Kiss Me

Kiss Me - production images - Ben Lloyd-Hughes and Claire Lams - Photos by Robert Day 9
Ben Lloyd-Hughes and Claire Lams in Kiss Me
Photo credit: Robert Day

Richard Bean’s new play originally ran downstairs at Hampstead Theatre at the end of last year, and has now transferred to Trafalgar Studios 2 for a limited run. It’s a two-hander that goes by in a flash at around 75 minutes, delving into themes of love, loss, war and life.

It’s 1929. The First World War has taken a huge proportion of the youthful generation’s men, leaving many women widowed or still single, and unable to fulfil many of their life goals. Yes, they have more opportunities in the work arena, and the idea of equality is starting to grow, but that’s not going to help some get what they really want: a baby. Stephanie is longing to fill this gap in her life and is willing to go to drastic measures to make it happen. To this end, she arranges to meet Dennis through a programme run by Dr Trollop – it is a high-risk strategy, with the chance she may lose her lodgings and reputation even without her intended outcome. And will emotions complicate matters further?

Kiss Me - production images - Ben Lloyd-Hughes - photo by Robert Day 1
Ben Lloyd-Hughes in Kiss Me
Photo credit: Robert Day

It seems quite appropriate for a play that shows women almost powerless to control the course of their own lives to be running in spitting distance of Downing Street, where a female Prime Minister currently resides (well, at time of writing) and who is prepared to hold onto her tenuous grasp of power by considering a deal with people who don’t believe women should have control over their bodies, and therefore their lives… That aspect is purely an interesting coincidence, but it’s always relevant to keep considering women’s rights, as well as the consequences of war and changing social attitudes. Or, if none of that particularly appeals to you, Kiss Me also happens to be a sweet and funny love story, with a few twists and turns along the way.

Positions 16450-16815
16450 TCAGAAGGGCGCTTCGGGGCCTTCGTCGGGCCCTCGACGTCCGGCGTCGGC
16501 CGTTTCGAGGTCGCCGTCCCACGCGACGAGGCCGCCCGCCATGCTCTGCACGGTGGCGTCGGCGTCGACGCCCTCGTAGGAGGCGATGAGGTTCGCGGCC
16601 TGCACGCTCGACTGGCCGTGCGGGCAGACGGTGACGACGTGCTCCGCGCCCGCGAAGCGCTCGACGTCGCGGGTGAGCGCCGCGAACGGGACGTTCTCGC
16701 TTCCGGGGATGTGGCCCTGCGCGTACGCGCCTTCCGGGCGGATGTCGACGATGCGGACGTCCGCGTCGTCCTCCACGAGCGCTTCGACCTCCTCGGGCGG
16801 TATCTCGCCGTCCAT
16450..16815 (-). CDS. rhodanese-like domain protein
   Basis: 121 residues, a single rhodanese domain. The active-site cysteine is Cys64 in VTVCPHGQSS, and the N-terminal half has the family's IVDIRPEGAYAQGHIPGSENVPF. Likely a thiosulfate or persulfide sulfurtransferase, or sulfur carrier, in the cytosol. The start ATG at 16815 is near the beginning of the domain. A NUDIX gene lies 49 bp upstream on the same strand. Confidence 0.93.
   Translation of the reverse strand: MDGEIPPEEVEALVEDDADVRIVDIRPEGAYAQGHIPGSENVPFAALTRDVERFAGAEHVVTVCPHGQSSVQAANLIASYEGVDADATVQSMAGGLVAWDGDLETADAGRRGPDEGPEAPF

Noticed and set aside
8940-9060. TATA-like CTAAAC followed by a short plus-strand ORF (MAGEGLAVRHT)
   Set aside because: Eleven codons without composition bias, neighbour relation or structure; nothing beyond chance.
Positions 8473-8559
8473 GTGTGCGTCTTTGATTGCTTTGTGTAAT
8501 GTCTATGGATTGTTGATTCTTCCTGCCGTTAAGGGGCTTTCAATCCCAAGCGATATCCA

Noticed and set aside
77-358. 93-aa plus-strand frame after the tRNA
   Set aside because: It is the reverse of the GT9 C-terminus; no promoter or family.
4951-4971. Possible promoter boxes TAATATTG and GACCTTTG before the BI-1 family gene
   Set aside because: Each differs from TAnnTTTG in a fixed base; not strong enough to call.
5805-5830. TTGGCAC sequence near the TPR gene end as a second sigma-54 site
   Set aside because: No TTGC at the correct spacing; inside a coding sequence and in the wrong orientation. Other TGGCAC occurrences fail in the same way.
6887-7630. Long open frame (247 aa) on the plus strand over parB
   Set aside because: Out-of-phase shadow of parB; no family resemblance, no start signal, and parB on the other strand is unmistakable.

Studio 2 returns to its usual thrust configuration following its last production being set up end-on for the first time, a small bedroom at the centre. Georgia Lowe’s design makes the setting highly intimate, although the mirrored background does occasionally spoil the effect as audience members are visible in the panels. The entire design is recognisably of the time, from the set to the costumes – and there’s a cute little nod to the silent film age with short solo scenes where Stephanie prepares the room (and herself) to animated piano music in between the main action.

Kiss Me - production images - Claire Lams - Photos by Robert Day 2
Claire Lams in Kiss Me
Photo credit: Robert Day

Claire Lams and Ben Lloyd-Hughes reprise their roles for this run. The pair have a great chemistry, bouncing off each other as Stephanie and Dennis joke around, and believably intense as things start to get more serious and real for them. What the play does really well is leap between comedy and drama, heightening the effect of each – at one point going from Stephanie nervously offering custard creams to Dennis talking passionately about his wartime regrets.

Lloyd-Hughes plays Dennis in quite a businessman-like fashion (his stats show he’s highly efficient in his role), though seeming to soften as they inadvertently get to know each other, and showing him to be plagued by guilt at not ‘doing his bit’ in the war. Lams is incredibly bright and vibrant as Stephanie, her comic timing bringing a light touch to the actually quite dark subject matter. She’s also very moving, especially as Stephanie’s priorities begin to change; you really feel for her in her confusion over what she truly wants.

Kiss Me - production images - Claire Lams - Photos by Robert Day 7
Claire Lams and Ben Lloyd-Hughes in Kiss Me
Photo credit: Robert Day

My verdict? A play full of light and shade, unafraid to mention the unmentionable – the performances are outstanding.

Rating: 4*

Kiss Me runs at Trafalgar Studios 2 until 8 July 2017. Tickets are available online or from the box office.

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